How much wood would a woodchuck chuck... before it was hungry for a nice salad?
Does anyone go on Sunday drives these days? I've been thinking about that for two reasons. First, because we went to the Barnes Museum yesterday, only to discover that our tickets were for the first Sunday in November, not the first Sunday in October. (The guard at the gate was very nice about it, but I still felt like a moron, since the date was printed right on the parking pass.) So, Casey and I decided to make the best of it. Since the Barnes was right off of Old Lancaster Avenue, we decided to see if Old Lancaster Ave. actaully went to Lancaster (and it did - it turns out you can take Route 23 almost the entire way from Lancaster to Philly's City Line Avenue and it's a heckuva lot prettier than the Schyulkill). It was a beautiful day and we poked along behind dozens of buggies on our way up 897 through farm country. It's the first time we've just taken a drive, however unintentionally, in a longtime and it was a really relaxing way to spend a beautiful fall day.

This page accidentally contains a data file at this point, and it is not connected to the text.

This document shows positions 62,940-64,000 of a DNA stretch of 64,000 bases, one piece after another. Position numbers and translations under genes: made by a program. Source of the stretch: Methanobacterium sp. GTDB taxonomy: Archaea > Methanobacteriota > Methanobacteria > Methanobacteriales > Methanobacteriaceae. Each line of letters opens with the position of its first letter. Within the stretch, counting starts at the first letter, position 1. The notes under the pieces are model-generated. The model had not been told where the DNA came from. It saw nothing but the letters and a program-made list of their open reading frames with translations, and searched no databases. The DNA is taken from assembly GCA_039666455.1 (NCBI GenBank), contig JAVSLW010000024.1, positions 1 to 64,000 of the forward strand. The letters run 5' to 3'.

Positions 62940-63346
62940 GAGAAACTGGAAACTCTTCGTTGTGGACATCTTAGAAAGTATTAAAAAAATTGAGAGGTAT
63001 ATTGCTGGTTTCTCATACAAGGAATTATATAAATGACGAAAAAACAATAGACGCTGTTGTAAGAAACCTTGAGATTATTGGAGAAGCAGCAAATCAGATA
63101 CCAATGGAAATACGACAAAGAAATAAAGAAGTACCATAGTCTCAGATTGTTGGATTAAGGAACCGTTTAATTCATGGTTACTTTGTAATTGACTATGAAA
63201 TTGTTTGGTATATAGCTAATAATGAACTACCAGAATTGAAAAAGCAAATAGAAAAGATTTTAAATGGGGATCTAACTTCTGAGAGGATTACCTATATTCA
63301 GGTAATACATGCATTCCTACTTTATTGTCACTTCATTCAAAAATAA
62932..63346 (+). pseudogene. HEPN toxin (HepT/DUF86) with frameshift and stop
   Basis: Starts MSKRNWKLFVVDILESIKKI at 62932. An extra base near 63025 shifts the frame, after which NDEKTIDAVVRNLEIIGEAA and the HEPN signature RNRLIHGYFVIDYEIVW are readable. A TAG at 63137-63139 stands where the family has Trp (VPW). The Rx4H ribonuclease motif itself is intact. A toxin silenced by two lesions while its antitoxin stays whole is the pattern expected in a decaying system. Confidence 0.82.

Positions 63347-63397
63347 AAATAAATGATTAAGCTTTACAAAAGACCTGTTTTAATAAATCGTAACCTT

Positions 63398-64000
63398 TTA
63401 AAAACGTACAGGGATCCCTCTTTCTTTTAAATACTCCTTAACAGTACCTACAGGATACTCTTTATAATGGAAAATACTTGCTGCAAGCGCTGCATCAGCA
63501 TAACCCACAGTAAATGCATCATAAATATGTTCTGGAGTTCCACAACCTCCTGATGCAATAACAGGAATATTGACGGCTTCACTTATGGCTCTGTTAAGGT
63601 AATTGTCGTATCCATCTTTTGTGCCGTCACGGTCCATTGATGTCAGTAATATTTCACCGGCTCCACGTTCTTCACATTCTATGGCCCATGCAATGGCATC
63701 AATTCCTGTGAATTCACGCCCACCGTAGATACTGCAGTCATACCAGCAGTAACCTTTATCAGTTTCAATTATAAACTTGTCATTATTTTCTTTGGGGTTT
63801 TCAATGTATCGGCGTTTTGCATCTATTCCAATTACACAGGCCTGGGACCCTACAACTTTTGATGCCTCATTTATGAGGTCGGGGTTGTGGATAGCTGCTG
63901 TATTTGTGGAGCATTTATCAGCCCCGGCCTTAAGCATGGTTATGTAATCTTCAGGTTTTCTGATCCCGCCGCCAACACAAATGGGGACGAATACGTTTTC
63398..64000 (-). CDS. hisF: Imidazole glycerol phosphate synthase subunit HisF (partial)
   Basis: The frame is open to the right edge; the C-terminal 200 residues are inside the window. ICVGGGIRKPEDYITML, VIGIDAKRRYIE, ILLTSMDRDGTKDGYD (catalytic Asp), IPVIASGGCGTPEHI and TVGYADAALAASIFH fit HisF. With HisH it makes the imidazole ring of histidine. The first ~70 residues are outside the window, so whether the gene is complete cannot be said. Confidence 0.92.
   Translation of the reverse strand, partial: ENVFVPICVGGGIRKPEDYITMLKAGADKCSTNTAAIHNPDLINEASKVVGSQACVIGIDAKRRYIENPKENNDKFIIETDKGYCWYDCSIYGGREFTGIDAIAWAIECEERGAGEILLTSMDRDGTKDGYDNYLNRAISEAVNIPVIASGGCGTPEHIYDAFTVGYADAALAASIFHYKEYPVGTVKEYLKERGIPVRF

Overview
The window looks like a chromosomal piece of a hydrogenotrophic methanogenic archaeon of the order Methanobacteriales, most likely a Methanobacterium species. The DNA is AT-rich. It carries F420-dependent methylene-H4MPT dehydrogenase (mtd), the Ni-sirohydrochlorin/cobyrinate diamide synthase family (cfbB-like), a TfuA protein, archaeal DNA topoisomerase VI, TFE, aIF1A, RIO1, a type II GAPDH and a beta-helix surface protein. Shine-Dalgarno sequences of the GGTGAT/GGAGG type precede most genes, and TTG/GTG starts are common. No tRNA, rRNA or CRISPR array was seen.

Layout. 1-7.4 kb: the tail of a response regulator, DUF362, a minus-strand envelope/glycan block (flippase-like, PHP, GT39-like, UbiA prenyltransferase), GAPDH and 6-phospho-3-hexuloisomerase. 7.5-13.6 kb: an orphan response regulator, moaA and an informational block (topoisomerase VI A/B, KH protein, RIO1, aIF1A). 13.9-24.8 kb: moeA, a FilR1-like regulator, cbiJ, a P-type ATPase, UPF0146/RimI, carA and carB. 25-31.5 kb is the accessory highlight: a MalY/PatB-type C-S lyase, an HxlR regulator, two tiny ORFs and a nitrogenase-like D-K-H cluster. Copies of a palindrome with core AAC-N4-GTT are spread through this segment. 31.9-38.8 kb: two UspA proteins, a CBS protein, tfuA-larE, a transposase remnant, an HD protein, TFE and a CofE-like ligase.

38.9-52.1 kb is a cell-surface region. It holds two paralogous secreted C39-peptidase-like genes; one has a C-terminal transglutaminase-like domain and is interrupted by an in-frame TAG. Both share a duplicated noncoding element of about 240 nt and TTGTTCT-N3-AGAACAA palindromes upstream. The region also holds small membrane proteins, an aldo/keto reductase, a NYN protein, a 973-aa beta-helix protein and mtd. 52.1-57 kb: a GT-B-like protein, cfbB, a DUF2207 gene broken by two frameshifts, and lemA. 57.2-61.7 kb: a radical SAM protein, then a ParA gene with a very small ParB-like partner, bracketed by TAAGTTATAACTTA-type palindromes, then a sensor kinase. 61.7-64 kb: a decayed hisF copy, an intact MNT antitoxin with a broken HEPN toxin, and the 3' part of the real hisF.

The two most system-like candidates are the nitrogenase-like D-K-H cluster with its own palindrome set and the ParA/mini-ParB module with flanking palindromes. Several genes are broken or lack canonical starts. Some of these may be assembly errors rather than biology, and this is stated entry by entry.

The second reason I've been thinking of just going for a drive is this week's featured frightening food cookbook, The Ford Treasury of Favorite Recipes from Famous Eating Places.
This small hard-backed book was published for "the touring public" in 1950. It includes an illustration with each recipe, picturing either the interior or exterior of a restaurant that gives travelers a dining experience that provides, as Editor-in-Chief W.D. Kennedy puts it, "exciting food in an unusual atmosphere".
Today's frightening food recipe gets it's frightfulness from its name, which makes it sound like it will be a side of mincemeat made from groundhogs. The actual dish sounds a lot like PA Dutch coleslaw:
The Ford Treasury of Favorite Recipes from Famous Eating Places, copyright Ford Motor Co., Dearborn, Michigan, 1950